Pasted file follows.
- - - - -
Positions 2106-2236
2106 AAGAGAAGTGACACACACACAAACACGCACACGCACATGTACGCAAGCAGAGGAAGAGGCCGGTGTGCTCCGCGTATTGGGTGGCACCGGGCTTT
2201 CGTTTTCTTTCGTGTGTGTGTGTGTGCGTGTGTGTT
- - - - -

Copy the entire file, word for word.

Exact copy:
Positions 2106-2236
2106 AAGAGAAGTGACACACACACAAACACGCACACGCACATGTACGCAAGCAGAGGAAGAGGCCGGTGTGCTCCGCGTATTGGGTGGCACCGGGCTTT
2201 CGTTTTCTTTCGTGTGTGTGTGTGTGCGTGTGTGTT